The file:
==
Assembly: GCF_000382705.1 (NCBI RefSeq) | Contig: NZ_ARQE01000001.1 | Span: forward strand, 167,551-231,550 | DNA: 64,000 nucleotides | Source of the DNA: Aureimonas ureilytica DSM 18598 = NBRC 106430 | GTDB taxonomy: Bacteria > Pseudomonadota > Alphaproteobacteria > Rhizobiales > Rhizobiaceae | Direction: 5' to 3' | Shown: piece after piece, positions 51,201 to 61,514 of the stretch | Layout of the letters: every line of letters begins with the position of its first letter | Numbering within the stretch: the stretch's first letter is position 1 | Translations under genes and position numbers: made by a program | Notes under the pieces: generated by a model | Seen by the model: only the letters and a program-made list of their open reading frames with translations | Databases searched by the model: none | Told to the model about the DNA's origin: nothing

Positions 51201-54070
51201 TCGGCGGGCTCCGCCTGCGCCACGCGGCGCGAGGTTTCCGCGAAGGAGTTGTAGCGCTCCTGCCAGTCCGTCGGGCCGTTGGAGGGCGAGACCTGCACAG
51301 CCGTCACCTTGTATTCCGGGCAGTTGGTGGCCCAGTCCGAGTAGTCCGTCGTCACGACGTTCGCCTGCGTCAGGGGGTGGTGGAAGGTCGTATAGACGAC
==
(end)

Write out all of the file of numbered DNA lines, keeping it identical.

Assembly: GCF_000382705.1 (NCBI RefSeq) | Contig: NZ_ARQE01000001.1 | Span: forward strand, 167,551-231,550 | DNA: 64,000 nucleotides | Source of the DNA: Aureimonas ureilytica DSM 18598 = NBRC 106430 | GTDB taxonomy: Bacteria > Pseudomonadota > Alphaproteobacteria > Rhizobiales > Rhizobiaceae | Direction: 5' to 3' | Shown: piece after piece, positions 51,201 to 61,514 of the stretch | Layout of the letters: every line of letters begins with the position of its first letter | Numbering within the stretch: the stretch's first letter is position 1 | Translations under genes and position numbers: made by a program | Notes under the pieces: generated by a model | Seen by the model: only the letters and a program-made list of their open reading frames with translations | Databases searched by the model: none | Told to the model about the DNA's origin: nothing

Positions 51201-54070
51201 TCGGCGGGCTCCGCCTGCGCCACGCGGCGCGAGGTTTCCGCGAAGGAGTTGTAGCGCTCCTGCCAGTCCGTCGGGCCGTTGGAGGGCGAGACCTGCACAG
51301 CCGTCACCTTGTATTCCGGGCAGTTGGTGGCCCAGTCCGAGTAGTCCGTCGTCACGACGTTCGCCTGCGTCAGGGGGTGGTGGAAGGTCGTATAGACGAC